1. Teams go for it more on fourth down now.

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The Sports Revolution: Saving the Division Series

Last year about this time, I laid out my plans for an entire postseason overhaul. This year, while standing by most of those innovative suggestions — the nine-game World Series, in particular — I want to revisit the aspect of the Major League Baseball postseason that I, and every baseball fan I know,* continues to find most troubling.

*I do not know John S.

I speak, of course, of the Division Series.

The Division Series — scourge of the favorite and the underdog alike, a duality best occupied, it seems, by the Minnesota Twins. The Division Series — where a season of tidings of comfort and joy can come crashing down in four days. The Division Series — where baseball’s postseason most trivializes its regular-season and creates fundamental questions regarding the justice of its champion. The Division Series — why does it drop the “League” when the LCS never does?*

*Methinks the answer lay in an aversion to a certain FX television program. Perhaps I’ve anthropomorphized too much. That, or they don’t want to confuse members of the Latter-Day Saints.

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The Sports Revolution: To Halve Is To Have Not

Let me say first that, in general, I agree with my colleague’s assessment of the Ryder Cup. There is something so…so sporting about the event that I enjoy it very much, despite its reprehensible underrepresentation of my native land.*

*No love this year for U.S. Open runner-up Gregory Havret, Captain Monty?

But it is not all the sunshine, lollipops, and rainbows that mon frere makes it out to be. No, the Ryder Cup is not perfect. It has one very glaring, to the point of being almost unignorable, flaw: The Half.

The Half is merely golf’s pretentious term for a draw, which is soccer’s pretentious term for a tie. The Ryder Cup embraces ties like no event outside of the World Cup. Every match must end by the 18th, and the ones that end with neither team having an advantage are, well, halved. But you can’t eat your cake and halve it, too.* You can’t host an event all about winning while expressing no qualms when several of its constitutive parts end in draws.

*Forgive my inversion of the phrase for a larger rhetorical punch.

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The Sports Revolution: A Preseason that Counts

Only 8.5% of the way through its regular season, the NFL has already been battered by injuries. Several teams, specifically those that wear green, have already lost key players to season-ending maladies of the gruesome variety.*

*Pierre does not link to such grotesquerie as Leonard Weaver’s AHH!

The promptness of such injuries has again allowed people to make light of the NFL’s ridiculous strategy to expand its regular season to 18 games. Now, the NFL has contemplated the Preseason Question for some time now, attempting to balance its clear desire for more money with an equally clear lack of fan interest in games that don’t count in the standings — the equivalent of football “friendlies.”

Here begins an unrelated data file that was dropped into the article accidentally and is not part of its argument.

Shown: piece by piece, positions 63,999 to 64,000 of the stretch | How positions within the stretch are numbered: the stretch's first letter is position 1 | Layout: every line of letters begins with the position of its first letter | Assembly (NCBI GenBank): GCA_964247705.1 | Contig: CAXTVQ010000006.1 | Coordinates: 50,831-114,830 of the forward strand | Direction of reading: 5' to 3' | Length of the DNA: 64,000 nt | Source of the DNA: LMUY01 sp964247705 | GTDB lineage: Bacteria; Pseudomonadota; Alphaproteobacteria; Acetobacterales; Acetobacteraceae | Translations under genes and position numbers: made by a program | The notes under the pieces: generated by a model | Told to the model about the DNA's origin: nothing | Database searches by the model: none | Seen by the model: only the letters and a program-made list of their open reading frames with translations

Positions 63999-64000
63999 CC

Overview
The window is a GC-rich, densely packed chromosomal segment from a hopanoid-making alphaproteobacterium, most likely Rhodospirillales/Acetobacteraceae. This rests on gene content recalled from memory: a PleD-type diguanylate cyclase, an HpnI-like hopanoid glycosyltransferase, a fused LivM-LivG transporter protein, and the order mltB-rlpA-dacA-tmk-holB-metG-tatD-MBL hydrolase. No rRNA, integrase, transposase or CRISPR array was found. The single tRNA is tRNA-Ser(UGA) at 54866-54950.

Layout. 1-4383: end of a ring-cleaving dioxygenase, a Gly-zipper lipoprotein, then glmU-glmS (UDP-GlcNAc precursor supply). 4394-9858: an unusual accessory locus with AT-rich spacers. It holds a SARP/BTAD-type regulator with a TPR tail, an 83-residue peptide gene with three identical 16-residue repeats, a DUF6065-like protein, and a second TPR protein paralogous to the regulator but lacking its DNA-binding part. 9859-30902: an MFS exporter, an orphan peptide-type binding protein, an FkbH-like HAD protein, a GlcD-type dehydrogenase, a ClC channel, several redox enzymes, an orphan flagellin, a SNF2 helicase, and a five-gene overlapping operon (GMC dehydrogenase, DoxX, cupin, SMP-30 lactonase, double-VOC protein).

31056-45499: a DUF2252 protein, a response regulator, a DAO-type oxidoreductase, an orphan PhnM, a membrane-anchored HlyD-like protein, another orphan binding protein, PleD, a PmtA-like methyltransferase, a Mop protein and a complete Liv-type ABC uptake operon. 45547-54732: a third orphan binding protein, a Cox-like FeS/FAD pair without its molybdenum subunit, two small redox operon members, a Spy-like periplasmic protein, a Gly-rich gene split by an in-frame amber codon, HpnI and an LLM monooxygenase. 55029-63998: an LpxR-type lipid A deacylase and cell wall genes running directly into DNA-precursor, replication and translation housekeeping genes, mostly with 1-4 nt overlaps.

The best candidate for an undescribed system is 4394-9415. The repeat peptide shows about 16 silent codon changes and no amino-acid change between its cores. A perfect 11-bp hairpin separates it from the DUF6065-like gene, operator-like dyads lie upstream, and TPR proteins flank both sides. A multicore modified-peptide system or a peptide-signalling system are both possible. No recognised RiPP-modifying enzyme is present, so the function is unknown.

There are two basic remedies to this issue. The first is to reduce the preseason by a game or two, therein reducing revenue since season-ticket holders pay as much to attend (or, in many cases, not attend) as regular-season games. The second idea alleviates the problems of the first: Cut down the preseason, and, in its place, extend the regular season. Continue reading

The Sports Revolution: Fixing the All-Star Game

In preparation for this year’s Fall Classic, we asked Pierre Menard if he would be interested in revising his plans from last season on how to fix Major League Baseball’s All-Star Game. “Revise???” Pierre responded indignantly. “What revisions are needed? Fine, change the moronic number of current All-Stars from 32 per side to 34 and we’re done.” We didn’t even go that far. Here, unrevised and from last season, is Pierre on, well, revising the All-Star Game.

Let me set the scene for you: It’s an All-Star Game, and nobody cares.

Let me reset the scene for you: It’s an All-Star Game, and everybody cares.

My esteemed colleague wrote a vapid, nonsensical, and generally tedious post on why the Major League Baseball All-Star Game isn’t that bad. But John S, let’s be honest with ourselves and call a spade a spade. What fan of baseball is actually going to subject themselves to the abject torture that is the All-Star Game? I challenge you, John S, to sit there through the interminable player introductions, ceremonial first pitches, shots of Bud Selig, and not least in inducing woe, the actual four-hour game, and come out on the other side of it thinking yourself somehow enhanced by the experience.

A confession: I have not watched an All-Star Game in its entirety; this is because I have a sense of propriety. I did monitor bits and pieces of last year’s, which proved mildly interesting. But suffice it to say that, each year, Major League Baseball errs more in its All-Star shenanigans than Daniel Uggla.